Laura Bidwa
3/07/10 12:54 PM

The Polish author and artist Bruno Schulz was killed by the Nazis for being a Jew, but he left behind a series of provocative children’s murals, long faded but still potent, perhaps all the more so for their partial disappearance. The Italian painter Giorgio Morandi, who died of natural causes in the 1960s, was a prolific maker of subtle still lifes, delicately toned pictures of otherwise unremarkable bottles and jars. The Polish playwright Stanislaw Witkiewicz, who died in 1939 in relative obscurity, once wrote that “Art is the mystery of existence staring us in the face like a boar’s head on a platter, as something tangible, seen, and not as a system of ideas.” What all this has to do with the exquisitely understated drawings of Laura Bidwa is a testament to the richness of the artist’s work as well as her generosity. Without the presence of these three late creators, whom Bidwa exhibits as source material, it would be difficult to fully grasp the profundity of her pictures. With them, the ways in which the past makes its way into the present, changed and faded but still traceable, begin to reveal themselves. How to register these kinds of marks in a created image seems to be the task that Bidwa has set for her own project, answering it with line drawings whose meticulously rendered forms recall old lithographs and are not afraid to disappear, to let stains and fingerprints and wood grain show through, to be quiet as death and just as present.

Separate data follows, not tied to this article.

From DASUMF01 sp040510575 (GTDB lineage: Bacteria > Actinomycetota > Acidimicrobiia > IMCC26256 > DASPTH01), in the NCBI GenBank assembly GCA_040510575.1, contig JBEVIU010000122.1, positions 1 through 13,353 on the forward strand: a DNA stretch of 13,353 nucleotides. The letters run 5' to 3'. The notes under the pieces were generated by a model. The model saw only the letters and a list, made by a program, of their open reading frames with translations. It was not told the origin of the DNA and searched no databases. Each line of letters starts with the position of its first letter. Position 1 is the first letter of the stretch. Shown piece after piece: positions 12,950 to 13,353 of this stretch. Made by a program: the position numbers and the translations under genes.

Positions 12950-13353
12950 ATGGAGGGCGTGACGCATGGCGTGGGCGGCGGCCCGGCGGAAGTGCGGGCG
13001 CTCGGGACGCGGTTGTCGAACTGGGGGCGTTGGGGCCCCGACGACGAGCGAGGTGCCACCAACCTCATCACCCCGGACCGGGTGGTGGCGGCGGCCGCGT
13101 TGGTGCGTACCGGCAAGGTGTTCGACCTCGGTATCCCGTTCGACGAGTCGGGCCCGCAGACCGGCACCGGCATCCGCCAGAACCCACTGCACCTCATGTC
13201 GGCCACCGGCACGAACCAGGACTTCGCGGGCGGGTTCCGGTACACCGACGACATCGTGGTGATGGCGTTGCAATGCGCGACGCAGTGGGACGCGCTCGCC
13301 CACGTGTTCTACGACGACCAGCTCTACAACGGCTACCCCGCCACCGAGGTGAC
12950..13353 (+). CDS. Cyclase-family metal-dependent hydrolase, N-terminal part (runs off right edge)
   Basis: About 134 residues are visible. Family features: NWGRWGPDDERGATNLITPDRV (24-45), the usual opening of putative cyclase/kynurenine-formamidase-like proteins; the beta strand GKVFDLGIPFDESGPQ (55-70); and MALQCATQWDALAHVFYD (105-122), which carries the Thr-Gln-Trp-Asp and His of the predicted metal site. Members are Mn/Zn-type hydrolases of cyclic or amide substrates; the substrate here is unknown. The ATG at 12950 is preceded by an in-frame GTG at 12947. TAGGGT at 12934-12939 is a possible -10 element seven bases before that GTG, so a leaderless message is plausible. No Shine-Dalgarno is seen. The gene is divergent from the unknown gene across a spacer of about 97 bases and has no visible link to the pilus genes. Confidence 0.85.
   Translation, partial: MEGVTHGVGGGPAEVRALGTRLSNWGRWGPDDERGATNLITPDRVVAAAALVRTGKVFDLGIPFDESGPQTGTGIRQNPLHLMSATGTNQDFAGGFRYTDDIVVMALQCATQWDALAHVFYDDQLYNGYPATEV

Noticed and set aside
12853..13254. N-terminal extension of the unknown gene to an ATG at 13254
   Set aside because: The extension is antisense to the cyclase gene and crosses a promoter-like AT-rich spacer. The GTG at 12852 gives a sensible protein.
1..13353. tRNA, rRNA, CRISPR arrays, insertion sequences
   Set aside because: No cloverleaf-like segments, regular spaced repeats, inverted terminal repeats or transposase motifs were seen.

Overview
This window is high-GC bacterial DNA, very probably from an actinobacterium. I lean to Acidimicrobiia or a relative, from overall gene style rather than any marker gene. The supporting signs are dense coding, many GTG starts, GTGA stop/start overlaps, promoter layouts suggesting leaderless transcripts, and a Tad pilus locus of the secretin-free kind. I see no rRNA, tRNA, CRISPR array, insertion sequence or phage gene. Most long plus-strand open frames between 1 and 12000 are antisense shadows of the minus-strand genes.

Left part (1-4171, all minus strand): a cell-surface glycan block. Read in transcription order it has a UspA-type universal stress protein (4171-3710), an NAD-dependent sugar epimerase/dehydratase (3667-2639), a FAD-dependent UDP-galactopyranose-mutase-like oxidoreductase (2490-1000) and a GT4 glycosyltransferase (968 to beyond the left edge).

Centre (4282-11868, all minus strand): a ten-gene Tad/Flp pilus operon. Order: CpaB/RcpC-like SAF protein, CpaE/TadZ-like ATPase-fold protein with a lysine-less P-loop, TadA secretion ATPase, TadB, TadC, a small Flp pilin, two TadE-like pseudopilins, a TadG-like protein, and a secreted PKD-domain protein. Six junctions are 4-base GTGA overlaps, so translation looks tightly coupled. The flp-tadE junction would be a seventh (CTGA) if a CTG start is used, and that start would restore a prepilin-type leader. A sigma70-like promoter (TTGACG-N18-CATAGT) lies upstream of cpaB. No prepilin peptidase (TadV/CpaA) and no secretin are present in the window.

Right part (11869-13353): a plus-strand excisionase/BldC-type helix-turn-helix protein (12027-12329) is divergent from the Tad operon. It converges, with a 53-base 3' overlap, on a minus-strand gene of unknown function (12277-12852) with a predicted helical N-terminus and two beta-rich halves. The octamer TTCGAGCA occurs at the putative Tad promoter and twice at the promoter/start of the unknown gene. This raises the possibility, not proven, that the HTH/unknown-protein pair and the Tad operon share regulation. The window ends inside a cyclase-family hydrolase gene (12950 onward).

—Lori Waxman
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